KIDS GET MS TOO: Questions and Answers. A Publication of the Multiple Sclerosis Society of Canada and the National Multiple Sclerosis Society

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1 The National Multiple Sclerosis Society One thing people with MS can count on. KIDS GET MS TOO: Questions and Answers A Publication of the Multiple Sclerosis Society of Canada and the National Multiple Sclerosis Society This FAQ is available in both U.S. and Canadian versions. This is the Canadian version. March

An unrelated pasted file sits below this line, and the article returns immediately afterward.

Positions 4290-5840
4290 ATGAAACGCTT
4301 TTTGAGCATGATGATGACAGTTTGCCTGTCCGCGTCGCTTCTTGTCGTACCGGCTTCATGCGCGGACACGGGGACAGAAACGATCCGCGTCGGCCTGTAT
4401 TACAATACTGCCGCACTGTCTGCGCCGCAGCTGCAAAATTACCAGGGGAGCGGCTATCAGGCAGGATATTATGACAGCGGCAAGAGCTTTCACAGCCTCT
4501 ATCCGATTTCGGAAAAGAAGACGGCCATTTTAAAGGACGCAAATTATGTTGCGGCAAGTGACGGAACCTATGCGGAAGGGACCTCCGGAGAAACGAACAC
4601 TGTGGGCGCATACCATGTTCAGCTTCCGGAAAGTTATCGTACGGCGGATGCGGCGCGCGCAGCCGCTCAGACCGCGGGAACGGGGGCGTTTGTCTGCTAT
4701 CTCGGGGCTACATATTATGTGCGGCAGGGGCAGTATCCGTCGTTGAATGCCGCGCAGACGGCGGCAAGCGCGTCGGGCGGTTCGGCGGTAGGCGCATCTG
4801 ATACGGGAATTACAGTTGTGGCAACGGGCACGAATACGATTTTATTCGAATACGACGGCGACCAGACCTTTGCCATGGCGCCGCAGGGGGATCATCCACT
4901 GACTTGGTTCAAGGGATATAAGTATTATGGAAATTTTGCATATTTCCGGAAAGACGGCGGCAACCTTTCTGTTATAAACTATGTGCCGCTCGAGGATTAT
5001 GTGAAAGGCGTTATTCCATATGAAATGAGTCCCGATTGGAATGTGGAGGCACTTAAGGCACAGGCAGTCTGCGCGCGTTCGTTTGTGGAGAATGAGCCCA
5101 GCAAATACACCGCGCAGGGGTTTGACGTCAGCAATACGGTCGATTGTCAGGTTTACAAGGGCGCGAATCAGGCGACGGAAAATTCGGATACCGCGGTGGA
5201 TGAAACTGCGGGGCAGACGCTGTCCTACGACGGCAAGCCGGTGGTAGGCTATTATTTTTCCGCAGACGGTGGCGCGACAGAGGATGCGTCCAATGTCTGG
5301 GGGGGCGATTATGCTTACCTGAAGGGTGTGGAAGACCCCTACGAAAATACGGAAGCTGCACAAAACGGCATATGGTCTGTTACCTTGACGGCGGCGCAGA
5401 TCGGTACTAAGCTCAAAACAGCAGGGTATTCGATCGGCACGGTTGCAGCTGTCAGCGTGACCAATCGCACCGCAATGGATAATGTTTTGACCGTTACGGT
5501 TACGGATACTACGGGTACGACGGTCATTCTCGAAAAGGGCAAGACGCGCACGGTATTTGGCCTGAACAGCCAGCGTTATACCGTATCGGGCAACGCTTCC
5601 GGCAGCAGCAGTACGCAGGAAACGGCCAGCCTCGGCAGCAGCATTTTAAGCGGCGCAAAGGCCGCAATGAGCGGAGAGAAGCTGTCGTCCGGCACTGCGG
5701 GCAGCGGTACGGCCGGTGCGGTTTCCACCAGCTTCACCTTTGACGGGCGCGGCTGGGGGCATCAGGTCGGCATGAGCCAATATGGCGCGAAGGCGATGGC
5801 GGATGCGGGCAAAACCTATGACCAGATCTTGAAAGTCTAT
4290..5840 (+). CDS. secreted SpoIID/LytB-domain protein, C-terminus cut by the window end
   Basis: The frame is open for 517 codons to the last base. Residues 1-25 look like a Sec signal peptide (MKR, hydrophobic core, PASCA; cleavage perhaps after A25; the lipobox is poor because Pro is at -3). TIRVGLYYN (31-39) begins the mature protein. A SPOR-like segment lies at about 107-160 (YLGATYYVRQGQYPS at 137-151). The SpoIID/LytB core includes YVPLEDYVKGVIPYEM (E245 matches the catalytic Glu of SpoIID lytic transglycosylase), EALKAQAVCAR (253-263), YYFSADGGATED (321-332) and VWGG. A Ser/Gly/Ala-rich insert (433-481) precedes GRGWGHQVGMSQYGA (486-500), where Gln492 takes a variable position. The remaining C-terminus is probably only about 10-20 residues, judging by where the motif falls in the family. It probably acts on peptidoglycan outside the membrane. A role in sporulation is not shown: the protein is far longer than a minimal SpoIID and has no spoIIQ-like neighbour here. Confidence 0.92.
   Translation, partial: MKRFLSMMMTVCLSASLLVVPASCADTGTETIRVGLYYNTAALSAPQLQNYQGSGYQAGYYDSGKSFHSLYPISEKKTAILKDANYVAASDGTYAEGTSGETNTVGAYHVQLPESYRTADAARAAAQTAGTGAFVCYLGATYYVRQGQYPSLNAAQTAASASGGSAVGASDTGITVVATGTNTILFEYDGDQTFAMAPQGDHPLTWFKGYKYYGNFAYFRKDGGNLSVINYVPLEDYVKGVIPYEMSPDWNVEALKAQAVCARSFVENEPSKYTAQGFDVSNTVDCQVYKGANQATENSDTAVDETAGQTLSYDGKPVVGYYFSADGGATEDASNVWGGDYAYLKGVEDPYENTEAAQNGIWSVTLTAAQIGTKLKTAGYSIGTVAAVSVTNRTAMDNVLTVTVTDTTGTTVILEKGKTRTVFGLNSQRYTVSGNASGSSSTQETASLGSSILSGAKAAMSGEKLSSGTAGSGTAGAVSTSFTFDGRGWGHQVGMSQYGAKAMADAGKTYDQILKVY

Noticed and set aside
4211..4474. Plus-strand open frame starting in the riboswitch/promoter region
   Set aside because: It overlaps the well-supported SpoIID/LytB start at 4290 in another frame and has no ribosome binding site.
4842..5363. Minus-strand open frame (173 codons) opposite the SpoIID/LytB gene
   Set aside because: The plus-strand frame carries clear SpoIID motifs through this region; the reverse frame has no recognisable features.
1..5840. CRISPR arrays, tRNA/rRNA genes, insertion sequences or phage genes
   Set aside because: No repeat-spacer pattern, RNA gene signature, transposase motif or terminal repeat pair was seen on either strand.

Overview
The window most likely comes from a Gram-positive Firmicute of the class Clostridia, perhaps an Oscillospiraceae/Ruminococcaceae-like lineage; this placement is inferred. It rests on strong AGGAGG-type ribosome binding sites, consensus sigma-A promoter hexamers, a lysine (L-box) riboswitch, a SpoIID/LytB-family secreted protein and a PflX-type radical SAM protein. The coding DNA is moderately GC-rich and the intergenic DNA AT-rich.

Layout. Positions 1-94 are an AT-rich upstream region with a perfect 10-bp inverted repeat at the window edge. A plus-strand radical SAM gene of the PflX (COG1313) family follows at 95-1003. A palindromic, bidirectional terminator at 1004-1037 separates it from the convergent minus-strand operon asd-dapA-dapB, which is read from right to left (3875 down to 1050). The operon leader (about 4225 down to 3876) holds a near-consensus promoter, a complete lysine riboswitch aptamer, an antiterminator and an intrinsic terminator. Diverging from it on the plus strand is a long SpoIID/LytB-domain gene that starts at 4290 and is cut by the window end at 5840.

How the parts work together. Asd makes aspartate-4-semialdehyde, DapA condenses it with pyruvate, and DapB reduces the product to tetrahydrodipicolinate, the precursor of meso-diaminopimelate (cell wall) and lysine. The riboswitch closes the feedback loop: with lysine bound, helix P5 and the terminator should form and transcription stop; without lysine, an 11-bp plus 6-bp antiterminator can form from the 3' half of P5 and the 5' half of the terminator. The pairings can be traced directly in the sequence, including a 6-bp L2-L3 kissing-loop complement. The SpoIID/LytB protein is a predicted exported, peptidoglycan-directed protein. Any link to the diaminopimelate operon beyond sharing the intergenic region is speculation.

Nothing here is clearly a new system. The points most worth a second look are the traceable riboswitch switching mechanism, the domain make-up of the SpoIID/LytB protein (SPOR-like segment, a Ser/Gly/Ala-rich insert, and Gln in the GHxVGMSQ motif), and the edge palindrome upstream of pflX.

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3 Introduction Kids Get MS Too: Questions and Answers is an information guide on pediatric multiple sclerosis for MS Society staff and volunteers, parents of children with MS, health professionals and others with an interest in this topic. Information in this handbook was adapted from Kids Get MS Too: A Guide for Parents Whose Child or Teen has MS (2003). This guide is brought to you by Young Persons with MS: A Network for Families with a Child or Teen with MS. The Network is a collaborative effort of the Multiple Sclerosis Society of Canada and the National Multiple Sclerosis Society (NMSS). We hope this material will be a useful and to-the-point resource. If you have other questions that you would like to see answered in this material, or if you have any comments on the present material, please us at If you have questions or would like further information on your child s MS, please contact the National Information Resource Center of the MS Society at or For further information on the Young Persons with MS Network you may also contact or MS Society of Canada, March